Married couple's invention could revolutionise the UK care system, as budgets cut for elderly social care

(January 30, 2012)

Sencit - helen and mark sencit 3sencit 1

As a report published today by Age UK ('Care in Crisis') shows that spending on social care for older people has fallen by half a billion pounds since 2010, Mark Bates, owner - with wife Helen - of SendTech Ltd and inventor of SeNCit (a multi-function care monitor for the elderly, those with Alzheimer's and other disabilities) says that families strapped for cash will look to technology to provide solutions.

 "Age UK's report says there are 2m people in England with care needs," says Mark, "and 800,000 of these people are not getting any formal support, so they are struggling to cope on a day-to-day basis. A lot of these people are going without vital human help in areas such as washing and feeding; help that they absolutely need. However, some of these people can still lead independent lives for much of the time, but they need keeping tabs on, and it is this section of society that technology can help, in the absence of a fully functioning care-at-home system in the UK."

Helen and Mark Bates, who have run a successful business technology company together from their home in Maidenhead for ten years, invented the affordable monitoring device when they were worried about members of their own family. SeNCit means people can delay going into a care home for months, maybe even years, allowing them to live independent lives in their own homes for longer, reducing the worry for relatives, and saving a considerable amount of money on care home fees.

In a nutshell, SeNCit is a small, affordable device that you pop up on the wall in the individual’s house, that texts friends or relatives when there might be cause for concern, when, for example:

Local authorities are starting to take notice of this cost-effective system, as their own care budgets are squeezed. Both Dundee City Council and Herefordshire County Council have started installing SeNCit in the houses of its vulnerable residents.

Helen says: “Many people are simply not ready to go into care homes, but need some sort of monitoring, as they are vulnerable on their own. Mark’s great-aunt died following a fall at home which led to her getting hypothermia as she wasn’t discovered for some time. This made us worry more about our own ageing parents and so we invented a device that would allow us to keep tabs on them, from a distance. Everyone wins using SeNCit: they feel independent, and we have peace of mind.”

Mark says: “Coming up with the idea for SeNCit has meant we worry much less. Before, we would imagine the worst when they didn’t answer the phone or return our calls. Now I know if they are still moving around in their home, I know exactly how warm their home is, and I know whether the front door has opened or not – which also helps greatly if they are travelling back home from somewhere, as I know that they have got there safely.

Councils are becoming interested in SeNCit too as they are being forced to make major cutbacks in their social-care budgets, and SeNCit can offer a cost-effective alternative to home helps.

Helen points out that, according to government statistics, by 2050 19 million people will be over 65.

“Anyone with ageing relatives knows how difficult it can be when you worry about their vulnerability at home, but are, understandably, loathe to put them into a care home. Especially at this time of year when the temperature is dropping. The problem with the existing home solutions – such as panic buttons that people are suppose to wear - is that the elderly person has to manage them themselves, and this inevitably leads to mistakes and accidental misuse.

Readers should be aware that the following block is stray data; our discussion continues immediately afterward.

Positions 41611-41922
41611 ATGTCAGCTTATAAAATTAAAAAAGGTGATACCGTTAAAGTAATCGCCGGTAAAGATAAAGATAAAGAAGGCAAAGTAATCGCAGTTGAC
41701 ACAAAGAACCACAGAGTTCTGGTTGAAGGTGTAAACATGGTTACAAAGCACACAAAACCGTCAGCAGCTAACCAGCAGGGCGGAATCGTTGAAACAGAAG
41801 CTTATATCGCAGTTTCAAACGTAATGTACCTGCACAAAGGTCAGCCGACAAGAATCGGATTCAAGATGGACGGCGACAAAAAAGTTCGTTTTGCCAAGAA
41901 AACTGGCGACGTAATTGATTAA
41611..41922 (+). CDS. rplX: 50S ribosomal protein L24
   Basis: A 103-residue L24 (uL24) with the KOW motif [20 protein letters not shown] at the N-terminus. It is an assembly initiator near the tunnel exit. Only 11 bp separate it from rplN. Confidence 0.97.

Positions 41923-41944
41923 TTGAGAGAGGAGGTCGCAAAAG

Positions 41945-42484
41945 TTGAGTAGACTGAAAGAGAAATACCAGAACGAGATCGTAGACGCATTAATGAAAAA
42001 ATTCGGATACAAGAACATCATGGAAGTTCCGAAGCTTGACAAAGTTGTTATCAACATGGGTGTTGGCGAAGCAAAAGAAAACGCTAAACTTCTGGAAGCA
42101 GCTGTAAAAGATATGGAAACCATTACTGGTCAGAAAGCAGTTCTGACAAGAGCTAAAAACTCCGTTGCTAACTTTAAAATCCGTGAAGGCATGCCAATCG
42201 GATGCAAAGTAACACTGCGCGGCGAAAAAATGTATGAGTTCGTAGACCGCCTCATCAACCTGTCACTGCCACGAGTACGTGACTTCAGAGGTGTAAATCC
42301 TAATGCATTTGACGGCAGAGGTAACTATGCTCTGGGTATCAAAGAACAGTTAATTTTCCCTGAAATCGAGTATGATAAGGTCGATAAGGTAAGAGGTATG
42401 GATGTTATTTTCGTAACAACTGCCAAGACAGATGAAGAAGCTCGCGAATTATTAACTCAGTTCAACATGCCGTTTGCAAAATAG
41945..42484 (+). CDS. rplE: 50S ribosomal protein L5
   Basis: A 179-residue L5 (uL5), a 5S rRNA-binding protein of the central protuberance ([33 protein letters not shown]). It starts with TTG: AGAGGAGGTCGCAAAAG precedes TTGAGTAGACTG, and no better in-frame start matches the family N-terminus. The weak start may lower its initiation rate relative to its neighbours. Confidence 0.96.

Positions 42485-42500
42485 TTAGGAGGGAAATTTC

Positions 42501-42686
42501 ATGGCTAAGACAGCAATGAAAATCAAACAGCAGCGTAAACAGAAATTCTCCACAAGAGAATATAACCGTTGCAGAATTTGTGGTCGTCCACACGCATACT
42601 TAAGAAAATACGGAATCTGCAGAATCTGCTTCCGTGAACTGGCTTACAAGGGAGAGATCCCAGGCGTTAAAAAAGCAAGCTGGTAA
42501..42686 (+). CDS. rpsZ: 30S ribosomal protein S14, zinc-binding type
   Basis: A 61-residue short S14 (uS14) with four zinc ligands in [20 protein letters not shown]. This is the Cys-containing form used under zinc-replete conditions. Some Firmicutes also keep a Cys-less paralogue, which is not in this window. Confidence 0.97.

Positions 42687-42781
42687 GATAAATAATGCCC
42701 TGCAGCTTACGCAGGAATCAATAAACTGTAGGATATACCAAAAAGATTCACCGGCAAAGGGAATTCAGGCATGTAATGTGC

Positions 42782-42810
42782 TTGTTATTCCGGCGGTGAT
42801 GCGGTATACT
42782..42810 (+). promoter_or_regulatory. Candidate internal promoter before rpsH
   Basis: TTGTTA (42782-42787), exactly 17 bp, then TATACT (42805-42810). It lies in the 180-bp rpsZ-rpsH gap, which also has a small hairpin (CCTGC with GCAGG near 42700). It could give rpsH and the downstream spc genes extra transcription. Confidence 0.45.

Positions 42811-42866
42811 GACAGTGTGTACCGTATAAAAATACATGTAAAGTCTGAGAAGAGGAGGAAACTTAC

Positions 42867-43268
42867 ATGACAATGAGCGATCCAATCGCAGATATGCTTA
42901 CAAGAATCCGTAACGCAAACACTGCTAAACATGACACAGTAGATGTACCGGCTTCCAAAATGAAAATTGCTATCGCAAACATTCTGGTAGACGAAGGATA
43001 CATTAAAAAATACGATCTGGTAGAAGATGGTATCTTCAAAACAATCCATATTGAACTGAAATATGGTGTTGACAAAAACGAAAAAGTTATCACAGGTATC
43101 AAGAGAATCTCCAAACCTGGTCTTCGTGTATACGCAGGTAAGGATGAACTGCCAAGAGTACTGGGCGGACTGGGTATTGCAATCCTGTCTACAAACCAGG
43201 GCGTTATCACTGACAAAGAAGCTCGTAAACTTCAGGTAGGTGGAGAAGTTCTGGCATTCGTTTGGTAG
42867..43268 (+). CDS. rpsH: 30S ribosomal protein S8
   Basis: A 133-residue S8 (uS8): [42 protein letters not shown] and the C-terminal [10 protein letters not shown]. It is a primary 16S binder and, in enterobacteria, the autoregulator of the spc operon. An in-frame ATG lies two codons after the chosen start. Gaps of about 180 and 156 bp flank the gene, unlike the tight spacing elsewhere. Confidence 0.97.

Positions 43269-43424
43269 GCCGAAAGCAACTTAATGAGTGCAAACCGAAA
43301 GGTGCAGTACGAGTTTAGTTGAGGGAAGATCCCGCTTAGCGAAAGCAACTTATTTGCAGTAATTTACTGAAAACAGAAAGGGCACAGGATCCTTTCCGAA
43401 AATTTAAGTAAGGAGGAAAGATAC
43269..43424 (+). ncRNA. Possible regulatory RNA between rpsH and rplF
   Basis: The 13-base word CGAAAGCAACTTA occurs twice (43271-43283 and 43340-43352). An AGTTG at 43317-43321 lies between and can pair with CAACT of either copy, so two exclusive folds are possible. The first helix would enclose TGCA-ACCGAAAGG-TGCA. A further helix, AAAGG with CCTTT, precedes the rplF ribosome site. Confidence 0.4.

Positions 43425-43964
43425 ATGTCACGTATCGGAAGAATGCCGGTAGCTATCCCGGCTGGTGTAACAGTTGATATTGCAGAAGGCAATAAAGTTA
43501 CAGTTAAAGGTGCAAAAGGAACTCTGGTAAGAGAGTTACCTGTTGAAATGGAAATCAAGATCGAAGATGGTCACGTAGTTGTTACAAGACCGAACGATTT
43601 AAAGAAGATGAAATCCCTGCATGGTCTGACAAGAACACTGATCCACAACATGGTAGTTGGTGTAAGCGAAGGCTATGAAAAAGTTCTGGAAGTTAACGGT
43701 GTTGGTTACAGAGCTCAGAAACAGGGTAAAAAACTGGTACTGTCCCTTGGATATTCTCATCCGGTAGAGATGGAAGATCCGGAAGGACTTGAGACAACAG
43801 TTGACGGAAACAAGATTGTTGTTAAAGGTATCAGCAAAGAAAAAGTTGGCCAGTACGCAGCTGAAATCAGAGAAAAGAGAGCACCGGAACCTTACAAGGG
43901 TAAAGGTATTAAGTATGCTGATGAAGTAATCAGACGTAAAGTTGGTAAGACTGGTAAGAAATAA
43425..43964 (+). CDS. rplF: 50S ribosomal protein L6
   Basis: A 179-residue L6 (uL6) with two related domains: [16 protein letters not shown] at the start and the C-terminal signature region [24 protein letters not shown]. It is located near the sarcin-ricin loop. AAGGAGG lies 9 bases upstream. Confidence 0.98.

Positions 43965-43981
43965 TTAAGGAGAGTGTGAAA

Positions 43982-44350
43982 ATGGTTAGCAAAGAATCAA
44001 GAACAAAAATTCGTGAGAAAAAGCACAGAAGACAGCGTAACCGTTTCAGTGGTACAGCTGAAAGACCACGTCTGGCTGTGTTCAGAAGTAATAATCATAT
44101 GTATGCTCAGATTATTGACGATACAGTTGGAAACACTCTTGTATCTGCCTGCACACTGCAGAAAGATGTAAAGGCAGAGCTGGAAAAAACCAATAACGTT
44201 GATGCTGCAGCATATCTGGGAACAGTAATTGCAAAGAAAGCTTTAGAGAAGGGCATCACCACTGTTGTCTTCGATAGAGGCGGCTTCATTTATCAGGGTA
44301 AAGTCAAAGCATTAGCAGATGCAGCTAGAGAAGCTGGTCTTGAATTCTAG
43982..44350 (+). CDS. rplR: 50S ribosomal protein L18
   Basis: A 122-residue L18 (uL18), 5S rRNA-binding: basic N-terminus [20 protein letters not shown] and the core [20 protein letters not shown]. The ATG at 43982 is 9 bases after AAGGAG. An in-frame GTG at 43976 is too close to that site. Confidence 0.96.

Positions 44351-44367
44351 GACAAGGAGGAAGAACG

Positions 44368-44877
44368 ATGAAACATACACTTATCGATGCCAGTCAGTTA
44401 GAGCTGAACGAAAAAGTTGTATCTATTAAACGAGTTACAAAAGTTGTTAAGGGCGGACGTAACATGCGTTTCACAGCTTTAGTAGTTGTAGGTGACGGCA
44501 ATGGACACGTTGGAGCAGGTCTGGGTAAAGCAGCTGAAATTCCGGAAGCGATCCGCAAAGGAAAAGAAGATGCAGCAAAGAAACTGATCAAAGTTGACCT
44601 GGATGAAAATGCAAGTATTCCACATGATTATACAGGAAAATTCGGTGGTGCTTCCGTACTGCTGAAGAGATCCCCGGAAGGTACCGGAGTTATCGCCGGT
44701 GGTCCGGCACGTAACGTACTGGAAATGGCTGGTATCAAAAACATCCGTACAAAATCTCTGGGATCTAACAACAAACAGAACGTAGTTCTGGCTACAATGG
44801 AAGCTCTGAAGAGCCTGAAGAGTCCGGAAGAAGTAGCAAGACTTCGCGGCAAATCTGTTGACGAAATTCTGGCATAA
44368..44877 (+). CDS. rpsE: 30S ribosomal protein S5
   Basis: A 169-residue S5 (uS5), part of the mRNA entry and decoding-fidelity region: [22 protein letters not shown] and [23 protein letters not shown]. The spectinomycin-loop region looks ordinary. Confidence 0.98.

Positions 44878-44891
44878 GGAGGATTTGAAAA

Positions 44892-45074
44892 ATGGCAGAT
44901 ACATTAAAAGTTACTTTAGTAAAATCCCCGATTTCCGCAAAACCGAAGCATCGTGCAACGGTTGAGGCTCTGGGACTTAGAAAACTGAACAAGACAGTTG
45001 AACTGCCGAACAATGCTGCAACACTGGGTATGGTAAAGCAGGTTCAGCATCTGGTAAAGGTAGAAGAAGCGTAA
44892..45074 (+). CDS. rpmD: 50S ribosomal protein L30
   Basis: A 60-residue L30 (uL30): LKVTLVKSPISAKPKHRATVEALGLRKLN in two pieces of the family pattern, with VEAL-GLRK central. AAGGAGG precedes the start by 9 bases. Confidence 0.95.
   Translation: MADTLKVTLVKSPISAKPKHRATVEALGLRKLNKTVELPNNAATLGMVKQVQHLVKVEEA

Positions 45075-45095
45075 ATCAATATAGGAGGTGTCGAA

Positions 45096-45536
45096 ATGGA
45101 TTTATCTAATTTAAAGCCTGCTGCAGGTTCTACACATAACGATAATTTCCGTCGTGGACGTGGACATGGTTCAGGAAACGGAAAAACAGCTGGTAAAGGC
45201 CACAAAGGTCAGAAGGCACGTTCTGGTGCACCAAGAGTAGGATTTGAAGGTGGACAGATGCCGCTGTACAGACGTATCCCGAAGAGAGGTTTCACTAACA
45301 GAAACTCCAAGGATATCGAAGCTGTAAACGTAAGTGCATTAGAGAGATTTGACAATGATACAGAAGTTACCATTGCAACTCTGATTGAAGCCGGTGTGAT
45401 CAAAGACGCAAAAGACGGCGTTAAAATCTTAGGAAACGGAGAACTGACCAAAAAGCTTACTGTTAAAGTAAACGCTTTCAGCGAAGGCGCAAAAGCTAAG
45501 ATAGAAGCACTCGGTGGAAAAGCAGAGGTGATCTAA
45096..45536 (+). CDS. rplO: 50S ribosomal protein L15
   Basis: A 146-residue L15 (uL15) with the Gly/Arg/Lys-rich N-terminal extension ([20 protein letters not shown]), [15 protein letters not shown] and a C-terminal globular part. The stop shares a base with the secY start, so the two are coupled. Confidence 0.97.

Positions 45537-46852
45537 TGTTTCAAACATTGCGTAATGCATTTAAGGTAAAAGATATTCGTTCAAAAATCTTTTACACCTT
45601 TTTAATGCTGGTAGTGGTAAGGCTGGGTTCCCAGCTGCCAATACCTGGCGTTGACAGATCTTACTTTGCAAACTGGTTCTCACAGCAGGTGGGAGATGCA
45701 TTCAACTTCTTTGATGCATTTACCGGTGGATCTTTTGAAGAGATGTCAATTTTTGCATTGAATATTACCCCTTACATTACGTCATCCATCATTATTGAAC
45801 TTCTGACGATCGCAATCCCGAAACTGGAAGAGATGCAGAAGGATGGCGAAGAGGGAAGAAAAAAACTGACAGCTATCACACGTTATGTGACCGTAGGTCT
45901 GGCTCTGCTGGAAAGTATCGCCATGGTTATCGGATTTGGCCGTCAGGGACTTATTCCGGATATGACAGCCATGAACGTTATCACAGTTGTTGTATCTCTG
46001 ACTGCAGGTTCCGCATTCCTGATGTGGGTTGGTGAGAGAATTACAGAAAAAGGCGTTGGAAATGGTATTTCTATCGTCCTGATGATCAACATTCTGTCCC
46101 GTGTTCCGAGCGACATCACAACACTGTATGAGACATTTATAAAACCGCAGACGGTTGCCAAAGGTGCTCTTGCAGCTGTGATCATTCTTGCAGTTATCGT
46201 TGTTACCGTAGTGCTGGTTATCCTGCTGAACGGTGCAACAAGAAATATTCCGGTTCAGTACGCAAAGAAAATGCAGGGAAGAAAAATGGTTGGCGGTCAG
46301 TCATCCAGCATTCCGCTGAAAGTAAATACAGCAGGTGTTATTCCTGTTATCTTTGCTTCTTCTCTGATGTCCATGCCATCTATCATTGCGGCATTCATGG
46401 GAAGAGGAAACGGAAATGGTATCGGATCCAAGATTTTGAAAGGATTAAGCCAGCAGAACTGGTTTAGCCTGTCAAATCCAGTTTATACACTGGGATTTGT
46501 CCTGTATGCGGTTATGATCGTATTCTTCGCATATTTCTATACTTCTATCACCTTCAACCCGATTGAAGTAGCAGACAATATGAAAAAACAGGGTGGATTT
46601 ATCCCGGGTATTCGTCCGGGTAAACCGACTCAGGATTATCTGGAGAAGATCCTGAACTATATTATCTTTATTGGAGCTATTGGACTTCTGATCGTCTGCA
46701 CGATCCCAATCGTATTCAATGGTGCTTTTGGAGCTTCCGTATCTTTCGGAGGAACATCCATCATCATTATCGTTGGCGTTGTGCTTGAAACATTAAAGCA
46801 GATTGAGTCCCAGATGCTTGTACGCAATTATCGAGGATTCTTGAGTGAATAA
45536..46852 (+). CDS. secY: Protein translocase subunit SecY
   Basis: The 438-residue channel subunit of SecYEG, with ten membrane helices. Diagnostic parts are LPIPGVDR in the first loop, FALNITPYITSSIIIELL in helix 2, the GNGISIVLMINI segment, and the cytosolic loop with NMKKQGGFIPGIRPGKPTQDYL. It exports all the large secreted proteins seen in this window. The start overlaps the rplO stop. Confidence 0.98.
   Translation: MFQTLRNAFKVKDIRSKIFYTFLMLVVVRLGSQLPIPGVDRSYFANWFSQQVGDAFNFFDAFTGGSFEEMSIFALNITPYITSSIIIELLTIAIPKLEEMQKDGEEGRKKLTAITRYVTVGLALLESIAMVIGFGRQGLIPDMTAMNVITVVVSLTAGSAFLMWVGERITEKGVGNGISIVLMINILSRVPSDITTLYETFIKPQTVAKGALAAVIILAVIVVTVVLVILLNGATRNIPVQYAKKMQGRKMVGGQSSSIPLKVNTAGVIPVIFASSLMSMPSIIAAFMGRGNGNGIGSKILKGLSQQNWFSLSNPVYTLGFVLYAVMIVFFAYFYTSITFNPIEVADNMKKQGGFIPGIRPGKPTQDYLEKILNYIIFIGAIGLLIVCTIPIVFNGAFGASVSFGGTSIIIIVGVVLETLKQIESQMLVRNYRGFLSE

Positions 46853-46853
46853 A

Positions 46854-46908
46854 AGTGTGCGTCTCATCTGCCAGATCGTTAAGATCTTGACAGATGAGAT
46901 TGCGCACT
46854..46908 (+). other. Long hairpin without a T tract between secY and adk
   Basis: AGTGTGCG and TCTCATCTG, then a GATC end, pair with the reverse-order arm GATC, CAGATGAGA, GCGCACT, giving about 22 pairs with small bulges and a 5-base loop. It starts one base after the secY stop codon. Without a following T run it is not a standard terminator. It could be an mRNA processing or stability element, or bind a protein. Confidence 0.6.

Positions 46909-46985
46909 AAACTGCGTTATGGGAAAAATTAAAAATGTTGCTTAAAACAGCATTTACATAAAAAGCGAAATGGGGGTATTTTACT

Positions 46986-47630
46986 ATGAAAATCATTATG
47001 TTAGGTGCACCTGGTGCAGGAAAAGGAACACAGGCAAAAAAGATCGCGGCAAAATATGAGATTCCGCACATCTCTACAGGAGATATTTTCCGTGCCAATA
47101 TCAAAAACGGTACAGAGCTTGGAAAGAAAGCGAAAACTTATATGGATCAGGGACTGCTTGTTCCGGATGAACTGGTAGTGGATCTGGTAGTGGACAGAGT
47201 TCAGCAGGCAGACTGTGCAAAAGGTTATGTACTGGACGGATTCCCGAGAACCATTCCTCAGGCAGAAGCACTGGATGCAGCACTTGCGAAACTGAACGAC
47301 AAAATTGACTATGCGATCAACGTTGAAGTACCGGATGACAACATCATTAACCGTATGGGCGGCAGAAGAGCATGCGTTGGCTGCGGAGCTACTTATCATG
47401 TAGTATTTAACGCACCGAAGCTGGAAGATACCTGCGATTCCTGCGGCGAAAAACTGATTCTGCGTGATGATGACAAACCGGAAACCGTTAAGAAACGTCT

“We knew that the technology we have spent 10 years developing for big corporate clients could be adapted to really help give peace of mind to people in this predicament. SeNCit really does mean that you will always know if your relative is in trouble, and the beauty of it is that you can install it in the home of your relative of and then the elderly person can forget about it entirely. It is small and unobtrusive, but gives a huge feeling of safety to the vulnerable person, and huge peace of mind to the relative.”

SeNCit is available from and costs £198 including VAT.


Notes to Editors:

About SeNCit

Local council interest:

In Dundee, the device was installed in the house of an elderly woman in sheltered accommodation, who suffered from dementia and her family were concerned that she may wander out of the house at night time.

In Herefordshire, the council installed SeNCit in the house of a former soldier, who had returned from Afghanistan and was suffering from epilepsy.

Dundee Council have said “their interest in SeNCit is unprecedented”. Slough Council thinks “it’s genius” and Nottingham Council have said “at last someone has thought about what is needed and brought a product to the table that fulfils this”.

How it works:

SeNCit contains a SIM card that can store up to five mobile or landline numbers and the PIR technology that can detect body heat up to 10 metres. Mounted on a wall in a room in the house that the resident has to regularly pass through, often the hall, the alarm will be programmed to detect movement at three key times throughout the day, for example, morning, lunchtime and evening.

What makes SeNCit unique:

As well as detecting lack of movement, SeNCit and SeNCit+ which includes a wireless door sensor also has a number of other functions, including:

Case studies of users of SeNCit - full details available

Ageing population statistics

10 million people in the UK are over 65 years old.

The latest projections are for 5½ million more elderly people in 20 years time and the number will have nearly doubled to around 19 million by 2050.

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